The National Security Agency appears to have done a complete about-face over the controversial electronic spying program that whistleblower Edward Snowden brought to light almost six years ago now, involving the bulk collection of metadata related to Americans’ phone calls and text messages.
The NSA once defended the program — which was secretly launched during the George W. Bush administration without court approval — as vital to US national security interests. The nation was still reeling from the Sept. 11 terrorist attacks, and officials later said tools like this program help the nation’s espionage professionals deal with the new realities of [...]
Reason #45,327 to delete your Facebook account: The social network collected the email contact info of 1.5 million users without their knowledge or consent and used the data to improve Facebook’s ad targeting, build Facebook’s web of social connections, and recommend friends to add.
Business Insider reports Facebook began collecting the the information in May 2016 when new users opened a new account on the social network.
In the latest of a seemingly endless string of high-profile hacks, Microsoft confirmed to TechCrunch over the weekend that a “limited” number of people who use Microsoft’s email platforms — including Outlook, MSN, and Hotmail — had their accounts compromised. Microsoft sent an email to the affected users last Friday, alerting them that hackers had potentially been able to access a trove of information, including the subject lines of their emails and the names of the people they’ve emailed, “but not the content of any e-mails or attachments.”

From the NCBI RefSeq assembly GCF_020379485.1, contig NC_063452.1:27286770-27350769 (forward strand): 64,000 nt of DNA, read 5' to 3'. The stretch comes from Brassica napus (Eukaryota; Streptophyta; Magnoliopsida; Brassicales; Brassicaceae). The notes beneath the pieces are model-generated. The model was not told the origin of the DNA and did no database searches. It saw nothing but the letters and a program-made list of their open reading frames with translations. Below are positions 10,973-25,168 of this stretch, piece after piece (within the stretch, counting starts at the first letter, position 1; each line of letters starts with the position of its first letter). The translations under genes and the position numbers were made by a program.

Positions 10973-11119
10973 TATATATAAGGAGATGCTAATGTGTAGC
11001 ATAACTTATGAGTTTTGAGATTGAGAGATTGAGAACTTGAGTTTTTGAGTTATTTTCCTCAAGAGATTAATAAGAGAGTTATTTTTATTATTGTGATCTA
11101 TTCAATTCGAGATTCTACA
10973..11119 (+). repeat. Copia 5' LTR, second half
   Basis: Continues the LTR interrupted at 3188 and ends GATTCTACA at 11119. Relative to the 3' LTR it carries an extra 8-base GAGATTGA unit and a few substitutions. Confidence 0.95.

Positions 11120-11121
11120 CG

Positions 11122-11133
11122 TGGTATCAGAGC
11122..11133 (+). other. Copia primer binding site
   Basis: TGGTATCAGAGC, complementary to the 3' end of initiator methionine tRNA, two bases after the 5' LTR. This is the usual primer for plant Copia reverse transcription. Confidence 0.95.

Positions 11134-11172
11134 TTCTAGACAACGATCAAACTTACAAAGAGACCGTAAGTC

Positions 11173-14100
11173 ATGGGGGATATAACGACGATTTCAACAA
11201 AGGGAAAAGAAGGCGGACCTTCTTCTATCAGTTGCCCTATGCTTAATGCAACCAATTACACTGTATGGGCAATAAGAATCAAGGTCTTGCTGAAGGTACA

As serious as this sounds, the hack was even worse than Microsoft first let on, as Motherboard [...]
Location data taken in aggregate can power useful features, with Google leveraging that history for traffic updates, recommendations, and ads. A new report today reveals how U.S. law enforcement is increasingly requesting that data as part of criminal investigations. While useful, privacy advocates argue that such overbroad practices risk “snaring the innocent.”